TERRE HAUTE — The likenesses of 52 Vigo County people influential in politics, education, the arts, entertainment and sports comprise a third artistic mural to be placed in the Vigo County Courthouse.
The finished mural was nearly a year in the making, as Bill Wolfe, well known Terre Haute sculptor/artist, required numerous hours of research to find photographs or images as well as time to paint the mural between other projects, such as a bronze statue in honor of a fallen Terre Haute Police officer.
The mural project started in 2009 after the Vigo County Board of Commissioners approved the use of the first-floor rotunda at the historic 19th century county courthouse to display four mural oil paintings from Wolfe.
The paintings are paid entirely with private funds. Each mural panel is 10 feet long and 5 feet high.
Perhaps the most unique aspect of Wolfe’s latest mural is the use of paint brushes belonging to D. Omer “Salty” Seamon, a renowned water color artist who died in 1997. Wolfe used the brushes to paint Seamon’s image on the mural.
“Salty Seamon’s wife, Polly, gave them to me. She said Salty would have wanted me to have them. When I was painting, I thought Salty would probably be yelling right now because I am using oil paints on his good sable watercolor brushes,” Wolfe chuckled.
“One brush still had a price tag on it. It was $70,” Wolfe said.
Wolfe is incorporating a bell in each mural. A bell is easy to find in the first two murals. This mural is different, as the bell is actually Dr. Greg Bell, a Terre Haute native who won a gold medal in the long jump in the 1956 Olympics while a sophomore at Indiana University. Bell jumped 25 feet, 8 1/4 inches for the medal. Bell became a dentist in Logansport and director of dentistry at Logansport State Hospital.
The mural includes both the living and deceased. Only four of the renderings are in color. It was not something planned, rather Wolfe said if he had a color photograph of a person, he used color in the rendering, such as for Evan Bayh, a Terre Haute native who served three terms as a U.S. senator and two terms as Indiana governor.
Near him, but not in color, is Birch Bayh, his father, also a Terre Haute native, who also served three terms in the U.S. Senate.
The others in color are legendary baseball pitcher Tommy John; Larry Bird, basketball star at Indiana State University, an NBA all-star for the Boston Celtics and former Indiana Pacer’s coach and executive; and Lee A. DuBridge, president of Caltech, who was featured on the 1955 cover of TIME magazine as America’s senior statesman of science.
Some other renderings include Virginia E. Jenckes, the first female U.S. representative from Indiana. Also Daniel Voorhees, who became a U.S. senator and James Whitcomb, who practiced law in Terre Haute and served as Indiana governor in the 1840s and then as a U.S. Senator.
The mural shows three of five Medal of Honor winners, including Civil War recipients Peter J. Ryan and John T. Stearling, as well as Charles Abrell, killed in the Korean War.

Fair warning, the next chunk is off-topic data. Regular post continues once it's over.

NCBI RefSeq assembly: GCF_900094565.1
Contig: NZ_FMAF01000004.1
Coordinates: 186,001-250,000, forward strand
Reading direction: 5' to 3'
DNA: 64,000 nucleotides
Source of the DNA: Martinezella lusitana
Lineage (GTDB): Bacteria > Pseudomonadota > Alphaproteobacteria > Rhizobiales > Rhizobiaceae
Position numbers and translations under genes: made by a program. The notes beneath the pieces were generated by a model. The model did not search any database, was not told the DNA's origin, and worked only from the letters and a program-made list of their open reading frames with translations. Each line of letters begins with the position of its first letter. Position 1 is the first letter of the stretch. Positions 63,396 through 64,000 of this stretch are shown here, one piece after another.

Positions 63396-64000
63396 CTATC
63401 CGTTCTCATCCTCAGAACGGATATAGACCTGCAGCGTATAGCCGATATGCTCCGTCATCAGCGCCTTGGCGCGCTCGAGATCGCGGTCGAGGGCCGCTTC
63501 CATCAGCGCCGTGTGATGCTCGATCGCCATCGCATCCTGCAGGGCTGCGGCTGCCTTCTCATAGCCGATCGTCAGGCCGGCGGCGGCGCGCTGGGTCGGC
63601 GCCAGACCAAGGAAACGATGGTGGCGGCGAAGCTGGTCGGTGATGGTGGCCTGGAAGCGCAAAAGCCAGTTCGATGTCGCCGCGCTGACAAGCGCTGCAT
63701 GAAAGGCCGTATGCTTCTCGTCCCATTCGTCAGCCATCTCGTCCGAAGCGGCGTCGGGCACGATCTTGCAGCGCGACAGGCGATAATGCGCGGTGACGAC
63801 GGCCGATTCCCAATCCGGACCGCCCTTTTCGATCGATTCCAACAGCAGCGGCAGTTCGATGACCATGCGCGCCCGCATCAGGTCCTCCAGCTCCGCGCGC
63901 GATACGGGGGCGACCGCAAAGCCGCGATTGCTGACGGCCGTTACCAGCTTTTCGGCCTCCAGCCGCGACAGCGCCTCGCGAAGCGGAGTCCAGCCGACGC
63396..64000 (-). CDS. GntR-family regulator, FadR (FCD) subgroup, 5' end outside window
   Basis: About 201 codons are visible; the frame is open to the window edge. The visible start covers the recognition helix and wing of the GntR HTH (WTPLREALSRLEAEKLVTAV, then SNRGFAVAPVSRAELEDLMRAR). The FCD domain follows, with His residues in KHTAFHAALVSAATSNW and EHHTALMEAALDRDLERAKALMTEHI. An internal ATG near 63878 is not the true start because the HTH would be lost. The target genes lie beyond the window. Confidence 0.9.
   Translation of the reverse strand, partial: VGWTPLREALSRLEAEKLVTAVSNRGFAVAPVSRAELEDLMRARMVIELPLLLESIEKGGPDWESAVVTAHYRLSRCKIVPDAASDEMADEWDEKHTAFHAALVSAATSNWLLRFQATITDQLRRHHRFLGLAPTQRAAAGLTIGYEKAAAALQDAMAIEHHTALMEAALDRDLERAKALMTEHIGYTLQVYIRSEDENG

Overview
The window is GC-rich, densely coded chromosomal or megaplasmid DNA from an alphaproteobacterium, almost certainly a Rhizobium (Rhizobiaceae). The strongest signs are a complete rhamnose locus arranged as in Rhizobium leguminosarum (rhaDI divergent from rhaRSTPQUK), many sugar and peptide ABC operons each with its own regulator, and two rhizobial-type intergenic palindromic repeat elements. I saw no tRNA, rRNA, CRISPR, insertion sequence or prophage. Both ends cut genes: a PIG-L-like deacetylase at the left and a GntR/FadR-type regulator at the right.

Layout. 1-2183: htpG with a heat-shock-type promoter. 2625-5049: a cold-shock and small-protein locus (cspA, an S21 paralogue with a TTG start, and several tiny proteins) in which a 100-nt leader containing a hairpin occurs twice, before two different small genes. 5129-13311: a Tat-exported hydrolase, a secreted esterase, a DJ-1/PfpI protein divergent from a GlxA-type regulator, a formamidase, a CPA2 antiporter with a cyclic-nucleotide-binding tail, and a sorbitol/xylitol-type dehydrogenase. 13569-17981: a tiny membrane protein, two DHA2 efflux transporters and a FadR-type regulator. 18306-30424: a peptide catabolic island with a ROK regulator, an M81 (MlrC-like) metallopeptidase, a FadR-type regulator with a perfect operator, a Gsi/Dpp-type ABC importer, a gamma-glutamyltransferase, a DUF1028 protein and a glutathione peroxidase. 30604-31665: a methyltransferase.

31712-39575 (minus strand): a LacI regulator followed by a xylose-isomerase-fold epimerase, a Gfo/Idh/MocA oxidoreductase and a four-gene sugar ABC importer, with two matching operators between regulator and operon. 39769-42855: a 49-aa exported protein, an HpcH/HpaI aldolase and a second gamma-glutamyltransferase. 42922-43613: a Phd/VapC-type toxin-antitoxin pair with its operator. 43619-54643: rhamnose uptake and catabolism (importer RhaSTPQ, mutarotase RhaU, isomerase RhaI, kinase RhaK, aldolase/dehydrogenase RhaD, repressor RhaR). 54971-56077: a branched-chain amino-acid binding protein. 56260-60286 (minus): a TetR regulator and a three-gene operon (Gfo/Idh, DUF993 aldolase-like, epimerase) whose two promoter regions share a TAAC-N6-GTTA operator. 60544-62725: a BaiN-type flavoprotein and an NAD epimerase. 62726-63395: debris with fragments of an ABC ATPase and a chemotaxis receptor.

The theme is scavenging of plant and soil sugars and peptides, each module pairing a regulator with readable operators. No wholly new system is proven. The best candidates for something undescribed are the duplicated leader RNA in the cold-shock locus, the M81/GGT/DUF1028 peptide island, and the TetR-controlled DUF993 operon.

There’s also Joe Keaton, a Terre Haute native who owned a traveling show with Harry Houdini, an American stunt performer known for sensational escape acts. Joe Keaton was the father of silent film comedian and director Buster Keaton. There is also silent film star Velesca Suratt; and writer, poet and attorney Max Ehrmann, whose poem “Desiderata” is on the mural. A life-sized bronze statue of Ehrmann, made by Wolfe, was dedicated in 2010 in downtown Terre Haute.
Also in the mural is musician, singer and actor Scatman Crothers and Eugene V. Debs, an advocate of industrial unionism and a five-time presidential candidate.
In sports, there’s boxing champion Bud Taylor; John Wooden, who coached at ISU and led UCLA to numerous NCAA championships; and Tony Hulman, who established the Indianapolis Motor Speedway for the Indianapolis 500 and was president/CEO of Hulman & Co. in Terre Haute. Also baseball Hall of Famer Max Carey.
Wolfe said he hopes this mural will inspire youth to succeed.
“I hope if a youngster comes in and looks at all these people, the youngster will think, ‘hey, maybe I can make a difference’ like these people did with their lives and devotion to their passion,” Wolfe said.
Keith Ruble, superintendent of the Vigo County Parks and Recreation Department, said the frame for the third mural will either be made from tulip poplar or northern red oak. Ruble said he expects to have the frame built and the mural installed by the end of February or sooner.
Two murals by Wolfe depicting the lives of Francis Vigo and Saint Mother Theodore Guerin are already on display. One depicts Vigo, after whom the county is named. Born in what is now northern Italy and named Giuseppe Maria Francesco Vigo, he later helped fund George Rogers Clark’s recapture of Vincennes from the British during the Revolutionary War.
He visited Terre Haute in 1834 as part of an Independence Day celebration. He also bequeathed funding for a two-ton bell, made in 1887, which remains in the upper dome of the county courthouse, an area not open to the public.
The other mural displays Guerin as an infant, a girl walking along the coast of her native France and as an adult. Guerin is the eighth U.S. saint and the only Hoosier to achieve that status.
Wolfe plans to start work in about a month on the fourth and final mural — incorporating history such as Fort Harrison, along with technology and industry.